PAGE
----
Ankara: what to see in the capital of Turkey
What to see in Ankara, the main attractions and detailed itinerary to discover the most interesting places to visit.
Travel Guide Ankara
Ankara, capital of Turkey, is located in the region of Anatolia on a plateau near the confluence of the river with the Ankara Çubuk. The city has a pleasant mixture of Roman, Ottoman, Byzantine and modern. Many monuments to visit and places of interest include manicured green spaces including the botanical garden, Kugulu, Anayasa and Genclik park.
Also in Ankara is the Kocatepe Mosque, which is the largest of the turkey, the Yeni Mosque, very special because built entirely of stone, and the mosque of Aladdin, located inside the citadel.
Things to do in Ankara
Atakule: tallest building in Ankara, from its rotating glass tower with a wonderful view of the city.
Citadel is the oldest part of Ankara, situated on the hill with foundations dating back to the Galatians, the later additions are of the Roman, Byzantine and Seljuk. The district overlooking the old town, which is located in the lower area of the city.
Anitkabir is the mausoleum of Kemal Atatürk, a beautiful building which is one of the main attractions of the city. In the adjacent museum is a wax statue of Mustafa Kemal Atatürk, founder of the Republic of Turkey, together with his writings, personal items and other memories.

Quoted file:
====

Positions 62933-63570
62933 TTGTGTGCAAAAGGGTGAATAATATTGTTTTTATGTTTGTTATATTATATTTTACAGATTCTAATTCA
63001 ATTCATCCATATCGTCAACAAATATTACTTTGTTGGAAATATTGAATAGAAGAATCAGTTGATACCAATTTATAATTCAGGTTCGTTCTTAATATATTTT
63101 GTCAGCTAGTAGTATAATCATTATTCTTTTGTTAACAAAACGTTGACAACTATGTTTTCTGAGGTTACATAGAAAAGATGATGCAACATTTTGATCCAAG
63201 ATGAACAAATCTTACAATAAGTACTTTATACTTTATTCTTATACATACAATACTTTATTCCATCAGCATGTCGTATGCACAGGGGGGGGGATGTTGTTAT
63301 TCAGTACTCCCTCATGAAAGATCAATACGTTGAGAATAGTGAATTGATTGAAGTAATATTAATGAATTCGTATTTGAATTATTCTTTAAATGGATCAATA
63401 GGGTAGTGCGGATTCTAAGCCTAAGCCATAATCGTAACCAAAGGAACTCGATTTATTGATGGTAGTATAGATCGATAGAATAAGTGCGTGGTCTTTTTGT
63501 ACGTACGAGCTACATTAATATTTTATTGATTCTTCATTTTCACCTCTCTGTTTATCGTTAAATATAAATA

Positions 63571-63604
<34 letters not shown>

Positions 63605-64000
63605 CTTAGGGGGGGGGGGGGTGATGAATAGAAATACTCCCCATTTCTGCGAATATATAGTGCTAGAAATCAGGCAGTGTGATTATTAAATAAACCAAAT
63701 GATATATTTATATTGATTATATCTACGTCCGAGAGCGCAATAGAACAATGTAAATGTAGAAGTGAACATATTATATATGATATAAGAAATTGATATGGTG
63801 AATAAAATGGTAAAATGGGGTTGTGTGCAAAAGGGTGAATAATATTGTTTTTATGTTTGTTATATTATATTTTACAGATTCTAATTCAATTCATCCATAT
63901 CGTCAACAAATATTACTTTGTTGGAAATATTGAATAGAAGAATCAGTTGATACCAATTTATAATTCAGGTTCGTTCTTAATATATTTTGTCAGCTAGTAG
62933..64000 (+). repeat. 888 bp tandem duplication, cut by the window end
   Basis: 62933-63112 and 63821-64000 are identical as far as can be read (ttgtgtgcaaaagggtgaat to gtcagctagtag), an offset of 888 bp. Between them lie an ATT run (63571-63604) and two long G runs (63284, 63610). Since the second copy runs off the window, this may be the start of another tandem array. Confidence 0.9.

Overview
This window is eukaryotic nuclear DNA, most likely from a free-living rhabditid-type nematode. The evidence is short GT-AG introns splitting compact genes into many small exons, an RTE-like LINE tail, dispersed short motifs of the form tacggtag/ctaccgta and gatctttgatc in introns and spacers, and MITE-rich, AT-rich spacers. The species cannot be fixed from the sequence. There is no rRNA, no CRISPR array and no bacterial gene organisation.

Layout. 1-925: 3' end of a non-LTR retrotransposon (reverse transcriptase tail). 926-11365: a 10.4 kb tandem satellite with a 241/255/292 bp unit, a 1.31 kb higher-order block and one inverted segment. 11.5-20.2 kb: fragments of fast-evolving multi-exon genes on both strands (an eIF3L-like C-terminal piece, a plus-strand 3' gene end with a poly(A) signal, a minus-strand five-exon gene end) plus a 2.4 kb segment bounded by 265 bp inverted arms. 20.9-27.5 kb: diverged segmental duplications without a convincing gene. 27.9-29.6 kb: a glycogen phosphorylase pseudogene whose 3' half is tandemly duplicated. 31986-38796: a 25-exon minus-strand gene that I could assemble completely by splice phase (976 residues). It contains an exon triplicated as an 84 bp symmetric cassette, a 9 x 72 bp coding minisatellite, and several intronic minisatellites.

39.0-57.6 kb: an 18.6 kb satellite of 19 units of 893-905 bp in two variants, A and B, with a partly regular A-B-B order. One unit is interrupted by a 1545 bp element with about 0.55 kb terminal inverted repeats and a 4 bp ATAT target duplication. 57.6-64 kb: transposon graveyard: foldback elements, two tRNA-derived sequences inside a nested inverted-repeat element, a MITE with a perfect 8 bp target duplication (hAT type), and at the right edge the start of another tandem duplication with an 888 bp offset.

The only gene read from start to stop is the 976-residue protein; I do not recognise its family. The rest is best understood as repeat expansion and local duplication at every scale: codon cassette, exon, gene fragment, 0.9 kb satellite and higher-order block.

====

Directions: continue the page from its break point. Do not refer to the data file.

Ethnographic Museum: houses fascinating collections of everyday objects that belonged to the old houses and mosques of the Ottoman and Seljuk period.
Museum of Anatolian Civilizations: located south-west of the citadel, inside two buildings erected between 1464 and 1471 under the reign of Mohammed II and destined for covered bazaar and caravanserai, exhibits a prestigious collection of artifacts belonging to different civilizations that have occurred in Asia Minor.
Roman Baths: in the Ulus district lie the remains of the ancient spa, built by the Roman Emperor Caracalla, between 212 and 217 in honor of Aesculapius, the god of medicine.
Temple of Augustus is located in Ulus, was erected after the annexation of Galatia, made in Asia Minor by Emperor Augustus in 25 b.C. At his death, were carved on marble temple the Res Gestae Divi Augusti, in Latin and in Greek. The epigraph is a copy of the original document, had been absent for two centuries, in the will of Augustus was engraved on the two pillars of bronze placed at the entrance of his mausoleum in Rome.